An old poet

Willie Nelson, Meadowbrook US Cellular Pavilion, Gilford, NH, June 15, 2007
By ELLEE DEAN  |  June 19, 2007

MAN OF WORDS: The songwriter played poet onstage.

Sometime after the lights went out, Willie Nelson walked on stage — with his Martin N-20 nylon-string acoustic guitar — singing “Whiskey River.” In front of a Lone-Star-Flag backdrop, the screens on either side of the Meadowbrook US Cellular Pavilion showed the hole, like an open sore, worn in his guitar’s wooden front. The Willie Nelson family followed, with their guitars, harmonicas, and honky-tonky pianos. On the piano, Jody Payne’s long gray hair hung down her back — beneath a rhinestone-studded, black cowboy hat — in cabaret-colored light. (See correction below.) And the crowd, all leather from Laconia Bike Week, started to dance in the smoke-filled lawn under starlight.

Willie played us a medley of “Crazy” and “Pretty Paper”— songs he wrote for Patsy Cline and Roy Orbison. Halfway through the show he wore a hat that read “CASH” ― as in Johnny ― and tossed it into the crowd. The songwriter played poet onstage — one part gospel, one part folk, and one part branded “outlaw country” — turning his own verse on its head: “Mamas don’t let your cowboys grow up to be babies,” he sang. And, with a voice like a broken engine, he hollered self-deprecating lyrics about growing old and growing unfunny — “Did you hear the one about the dirty whore?/ Oh, I forgot… you don’t think I’m funny anymore!” The lines on his face were canyons on the screens. People in American-flag folding chairs and wheelchairs cheered.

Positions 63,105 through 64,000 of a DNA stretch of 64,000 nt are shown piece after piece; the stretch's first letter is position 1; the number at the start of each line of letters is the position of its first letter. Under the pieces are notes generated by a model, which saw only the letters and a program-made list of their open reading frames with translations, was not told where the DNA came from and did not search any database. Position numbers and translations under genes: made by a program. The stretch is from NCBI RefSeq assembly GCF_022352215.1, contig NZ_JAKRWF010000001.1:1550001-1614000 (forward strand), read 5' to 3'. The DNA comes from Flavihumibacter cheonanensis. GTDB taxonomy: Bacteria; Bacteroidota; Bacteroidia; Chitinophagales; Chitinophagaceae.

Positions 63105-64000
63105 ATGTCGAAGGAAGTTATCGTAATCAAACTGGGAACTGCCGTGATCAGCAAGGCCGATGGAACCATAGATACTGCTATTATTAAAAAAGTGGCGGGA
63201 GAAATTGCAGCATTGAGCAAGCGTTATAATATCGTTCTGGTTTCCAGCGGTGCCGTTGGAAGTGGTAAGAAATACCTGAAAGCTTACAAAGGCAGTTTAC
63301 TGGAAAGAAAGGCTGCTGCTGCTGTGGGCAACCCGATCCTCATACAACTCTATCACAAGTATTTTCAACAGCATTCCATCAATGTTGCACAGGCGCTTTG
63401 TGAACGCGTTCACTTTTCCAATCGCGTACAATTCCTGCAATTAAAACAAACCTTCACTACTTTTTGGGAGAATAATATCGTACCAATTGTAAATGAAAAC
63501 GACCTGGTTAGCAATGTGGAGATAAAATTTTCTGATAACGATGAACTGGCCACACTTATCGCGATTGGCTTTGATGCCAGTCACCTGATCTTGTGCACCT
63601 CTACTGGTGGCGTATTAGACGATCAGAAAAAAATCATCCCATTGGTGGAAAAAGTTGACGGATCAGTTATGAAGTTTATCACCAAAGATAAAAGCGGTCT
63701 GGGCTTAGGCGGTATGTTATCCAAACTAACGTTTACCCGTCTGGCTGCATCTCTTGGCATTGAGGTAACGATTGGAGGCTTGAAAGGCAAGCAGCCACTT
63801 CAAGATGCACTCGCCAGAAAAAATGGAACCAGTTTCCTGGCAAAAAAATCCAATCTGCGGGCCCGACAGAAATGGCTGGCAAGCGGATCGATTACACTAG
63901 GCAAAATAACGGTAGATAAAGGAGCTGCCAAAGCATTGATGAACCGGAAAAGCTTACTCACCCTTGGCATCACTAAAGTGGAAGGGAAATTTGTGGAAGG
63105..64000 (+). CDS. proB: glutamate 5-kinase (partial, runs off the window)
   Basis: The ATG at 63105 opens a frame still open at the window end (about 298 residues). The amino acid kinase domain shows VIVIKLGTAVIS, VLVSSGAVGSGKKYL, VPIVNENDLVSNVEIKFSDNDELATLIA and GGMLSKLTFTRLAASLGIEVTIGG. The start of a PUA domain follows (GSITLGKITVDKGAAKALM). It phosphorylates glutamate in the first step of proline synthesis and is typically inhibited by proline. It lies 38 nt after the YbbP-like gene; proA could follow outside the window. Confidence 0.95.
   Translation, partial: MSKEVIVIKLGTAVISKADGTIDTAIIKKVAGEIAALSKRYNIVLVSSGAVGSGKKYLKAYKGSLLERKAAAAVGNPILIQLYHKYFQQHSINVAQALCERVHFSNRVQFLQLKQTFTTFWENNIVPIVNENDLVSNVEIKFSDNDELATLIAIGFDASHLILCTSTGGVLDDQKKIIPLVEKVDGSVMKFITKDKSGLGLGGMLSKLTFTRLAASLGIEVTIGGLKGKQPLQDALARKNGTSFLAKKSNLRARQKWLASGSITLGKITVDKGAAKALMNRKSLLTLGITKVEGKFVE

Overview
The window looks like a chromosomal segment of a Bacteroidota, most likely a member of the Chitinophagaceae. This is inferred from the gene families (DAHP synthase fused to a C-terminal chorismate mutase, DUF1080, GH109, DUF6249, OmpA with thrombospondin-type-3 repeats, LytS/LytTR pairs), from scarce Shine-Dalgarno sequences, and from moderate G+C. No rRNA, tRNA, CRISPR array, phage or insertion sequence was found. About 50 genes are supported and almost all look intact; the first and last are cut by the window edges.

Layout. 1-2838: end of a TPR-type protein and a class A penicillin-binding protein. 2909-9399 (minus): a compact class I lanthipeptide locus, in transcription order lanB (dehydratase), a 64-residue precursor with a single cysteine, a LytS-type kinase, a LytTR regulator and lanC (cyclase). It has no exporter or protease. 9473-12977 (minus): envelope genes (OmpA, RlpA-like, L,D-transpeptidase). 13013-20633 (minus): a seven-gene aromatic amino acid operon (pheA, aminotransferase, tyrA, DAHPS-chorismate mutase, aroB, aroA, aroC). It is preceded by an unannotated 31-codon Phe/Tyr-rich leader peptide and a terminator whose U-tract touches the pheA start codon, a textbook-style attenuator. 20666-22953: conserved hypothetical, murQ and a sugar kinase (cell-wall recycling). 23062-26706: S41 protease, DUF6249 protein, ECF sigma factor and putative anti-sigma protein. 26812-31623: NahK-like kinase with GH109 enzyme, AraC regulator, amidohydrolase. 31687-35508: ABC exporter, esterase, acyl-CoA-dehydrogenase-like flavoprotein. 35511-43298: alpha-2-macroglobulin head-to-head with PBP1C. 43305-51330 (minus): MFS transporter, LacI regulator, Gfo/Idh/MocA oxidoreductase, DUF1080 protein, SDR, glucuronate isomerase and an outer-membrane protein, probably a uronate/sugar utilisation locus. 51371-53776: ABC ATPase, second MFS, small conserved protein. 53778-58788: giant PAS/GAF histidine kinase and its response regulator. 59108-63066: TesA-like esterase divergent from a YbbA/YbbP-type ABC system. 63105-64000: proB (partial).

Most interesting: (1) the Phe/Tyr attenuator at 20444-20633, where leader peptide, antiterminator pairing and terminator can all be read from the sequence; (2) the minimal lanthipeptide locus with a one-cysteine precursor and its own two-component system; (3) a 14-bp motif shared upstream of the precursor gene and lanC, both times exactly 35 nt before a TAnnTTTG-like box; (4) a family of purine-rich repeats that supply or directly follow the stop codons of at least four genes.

With his old songs, old guitar, old bandmates, and old self, Willie commanded the wooded venue. “Paul and I were busted in Reno,” Willie told us before the end of the night. (See correction below.) “But I’d rather not tell you what for.” And Willie finished with “Whiskey River,” just as he had begun.

Correction: Bobbie Nelson, not Jody Payne, was the piano player.

Correction: The city Nelson referenced was Laredo, not Reno.

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